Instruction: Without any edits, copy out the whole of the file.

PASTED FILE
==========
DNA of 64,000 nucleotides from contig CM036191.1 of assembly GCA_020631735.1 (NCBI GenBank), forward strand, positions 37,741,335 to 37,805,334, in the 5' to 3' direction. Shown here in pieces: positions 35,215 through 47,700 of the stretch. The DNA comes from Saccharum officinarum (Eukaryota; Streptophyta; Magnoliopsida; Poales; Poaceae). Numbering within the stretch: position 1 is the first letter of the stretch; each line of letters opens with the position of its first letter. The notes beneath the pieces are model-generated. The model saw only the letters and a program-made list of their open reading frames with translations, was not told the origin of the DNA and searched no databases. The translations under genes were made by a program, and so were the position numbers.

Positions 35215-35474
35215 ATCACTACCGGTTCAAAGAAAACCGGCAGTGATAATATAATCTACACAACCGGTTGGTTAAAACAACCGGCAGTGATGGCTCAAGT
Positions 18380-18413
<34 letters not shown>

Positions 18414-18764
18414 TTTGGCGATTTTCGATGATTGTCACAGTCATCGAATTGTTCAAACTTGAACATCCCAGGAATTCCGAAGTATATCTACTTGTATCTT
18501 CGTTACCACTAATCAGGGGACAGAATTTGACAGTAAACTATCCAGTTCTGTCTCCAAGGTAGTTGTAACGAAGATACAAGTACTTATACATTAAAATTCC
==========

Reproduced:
DNA of 64,000 nucleotides from contig CM036191.1 of assembly GCA_020631735.1 (NCBI GenBank), forward strand, positions 37,741,335 to 37,805,334, in the 5' to 3' direction. Shown here in pieces: positions 35,215 through 47,700 of the stretch. The DNA comes from Saccharum officinarum (Eukaryota; Streptophyta; Magnoliopsida; Poales; Poaceae). Numbering within the stretch: position 1 is the first letter of the stretch; each line of letters opens with the position of its first letter. The notes beneath the pieces are model-generated. The model saw only the letters and a program-made list of their open reading frames with translations, was not told the origin of the DNA and searched no databases. The translations under genes were made by a program, and so were the position numbers.

Positions 35215-35474
35215 ATCACTACCGGTTCAAAGAAAACCGGCAGTGATAATATAATCTACACAACCGGTTGGTTAAAACAACCGGCAGTGATGGCTCAAGT
Positions 18380-18413
<34 letters not shown>

Positions 18414-18764
18414 TTTGGCGATTTTCGATGATTGTCACAGTCATCGAATTGTTCAAACTTGAACATCCCAGGAATTCCGAAGTATATCTACTTGTATCTT
18501 CGTTACCACTAATCAGGGGACAGAATTTGACAGTAAACTATCCAGTTCTGTCTCCAAGGTAGTTGTAACGAAGATACAAGTACTTATACATTAAAATTCC